Could the World All Be Genetically Arab, Says New DNA Evidence
When modern man decided to make a move out of Africa 60,000 years ago, there was one big question on his mind.
Which way should I go?
Many scholars believe our forefathers left the Horn of Africa and headed north, which would take them to what is now Egypt. From there, it is theorised, they spread through North Africa and the Levant to the rest of the world.
But another theory suggests the world's first modern immigrants might have taken a different route: the so-called southern route through Yemen and across the Arabian Peninsula.
This would mean that most non-Africans in the world today are descended from those pioneers who made their home in what are now Arab lands.
That view is supported by a research paper released in an American journal last month.
In it, an international team of scientists explains how they used sophisticated genetic analysis techniques to come up with new evidence supporting the view that Arabia was indeed the first place where our migrating ancestors settled.
According to one of the academics involved in the study, it is likely that they passed along the southern coast of the peninsula before crossing into the territory that today makes up the UAE.
Professor Martin Richards of the University of Leeds said: "The timing and pattern of the migration of early modern humans has been a source of much debate and research.
"Our new results suggest that Arabia, rather than North Africa or the Near East, was the first staging post in the spread of modern humans around the world."
The research was led by the by the UK's University of Leeds and the University of Porto in Portugal.
"A major unanswered question regarding the dispersal of modern humans around the world concerns the geographical site of the first steps out of Africa," said Dr Luísa Pereira, from Porto.
"One popular model predicts that the early stages of the dispersal took place across the Red Sea to southern Arabia, but direct genetic evidence has been thin on the ground."
To address this problem, the researchers used mitochondrial DNA analysis, which traces the female line of descent and is used to explore whether different populations are related.
They took samples of DNA from people living in different parts of the world and used the technique to peer back through time at the individuals' lineage. As they compared different lineages they eventually arrived back at a common ancestor - and discovered that the DNA profile of that ancestor survived in people living today in Arabia.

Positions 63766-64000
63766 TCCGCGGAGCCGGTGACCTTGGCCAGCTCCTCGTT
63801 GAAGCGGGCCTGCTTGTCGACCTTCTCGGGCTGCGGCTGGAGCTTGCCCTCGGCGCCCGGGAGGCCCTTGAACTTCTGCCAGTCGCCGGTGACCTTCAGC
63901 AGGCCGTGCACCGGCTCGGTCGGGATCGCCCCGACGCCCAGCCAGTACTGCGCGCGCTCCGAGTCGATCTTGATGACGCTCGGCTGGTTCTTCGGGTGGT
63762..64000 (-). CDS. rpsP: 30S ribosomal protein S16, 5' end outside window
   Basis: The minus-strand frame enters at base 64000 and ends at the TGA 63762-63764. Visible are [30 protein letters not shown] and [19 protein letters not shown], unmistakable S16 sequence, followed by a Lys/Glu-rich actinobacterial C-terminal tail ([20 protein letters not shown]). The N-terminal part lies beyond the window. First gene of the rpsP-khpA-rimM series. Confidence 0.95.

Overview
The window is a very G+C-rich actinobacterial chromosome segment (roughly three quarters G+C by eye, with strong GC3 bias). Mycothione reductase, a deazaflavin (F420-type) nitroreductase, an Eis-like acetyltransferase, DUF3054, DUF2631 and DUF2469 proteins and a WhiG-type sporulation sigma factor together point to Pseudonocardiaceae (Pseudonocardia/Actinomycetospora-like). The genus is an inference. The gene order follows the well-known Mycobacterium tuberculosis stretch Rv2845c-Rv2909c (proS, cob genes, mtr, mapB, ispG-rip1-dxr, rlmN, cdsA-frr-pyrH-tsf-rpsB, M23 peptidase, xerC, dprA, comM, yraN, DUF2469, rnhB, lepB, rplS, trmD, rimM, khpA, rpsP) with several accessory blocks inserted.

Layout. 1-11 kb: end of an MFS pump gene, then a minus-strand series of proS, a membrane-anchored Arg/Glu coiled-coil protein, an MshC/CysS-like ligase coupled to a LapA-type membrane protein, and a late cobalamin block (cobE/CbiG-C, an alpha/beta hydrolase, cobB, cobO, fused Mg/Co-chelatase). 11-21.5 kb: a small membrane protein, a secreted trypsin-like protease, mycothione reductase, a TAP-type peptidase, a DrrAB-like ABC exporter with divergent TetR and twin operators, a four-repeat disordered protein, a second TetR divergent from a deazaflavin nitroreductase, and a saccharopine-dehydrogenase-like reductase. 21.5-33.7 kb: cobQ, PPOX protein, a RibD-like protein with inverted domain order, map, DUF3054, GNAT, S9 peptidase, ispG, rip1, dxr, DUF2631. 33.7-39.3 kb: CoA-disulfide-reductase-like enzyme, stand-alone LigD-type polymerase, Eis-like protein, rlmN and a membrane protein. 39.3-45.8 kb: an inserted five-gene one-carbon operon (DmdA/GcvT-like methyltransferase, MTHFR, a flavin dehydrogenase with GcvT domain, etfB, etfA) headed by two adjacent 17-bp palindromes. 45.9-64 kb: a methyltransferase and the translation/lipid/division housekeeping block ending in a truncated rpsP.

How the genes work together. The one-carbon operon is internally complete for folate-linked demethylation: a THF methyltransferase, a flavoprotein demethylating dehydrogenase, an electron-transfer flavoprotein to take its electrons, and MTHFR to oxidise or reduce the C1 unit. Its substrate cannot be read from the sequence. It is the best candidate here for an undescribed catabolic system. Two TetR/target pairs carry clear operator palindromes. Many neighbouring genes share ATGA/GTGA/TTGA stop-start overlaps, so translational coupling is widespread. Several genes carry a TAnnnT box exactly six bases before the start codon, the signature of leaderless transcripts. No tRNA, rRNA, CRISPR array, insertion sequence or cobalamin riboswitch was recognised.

This suggests that billions of people around the world have an ancient ancestry in Arabia.
In some cases the common ancestor was found relatively recently (10,000 to 20,000 years back), but other lineages went much further - as far as 60,000 years back.
Prof Richards, from the University of Leeds, added: "We're looking at some particularly rare ones that are among the oldest, and what we've seen is that they seem to have their deepest ancestry in Arabia.
"Their ancestors then spread into the Near East and Europe rather than, for example, having ancestry in the Levant that then spread to Arabia and Europe. So that's the argument that supports the southern route - the deep ancestry in Arabia, rather than in the Near East."
He said further research into the male line of descent would be needed to provide additional support for the southern route theory.
"I wouldn't say the debate is completely finished, I'm sure people will argue about it, but for us our findings are quite compelling."
One academic who remains unconvinced is Dr Hamad Ben Saray, an associate professor at the history and archaeology department of Al Ain's United Arab Emirates University.
"We cannot be sure about this theory," he said. "We can't say from archaeological materials that we are sure 100 per cent. It is difficult to believe it. But even though it's not been proven we can't at the same time reject it."
The paper, Arabian cradle: Mitochondrial relicts of the first steps along the southern route out of Africa, has just been published in the American Journal of Human Genetics.
By Colin Simpson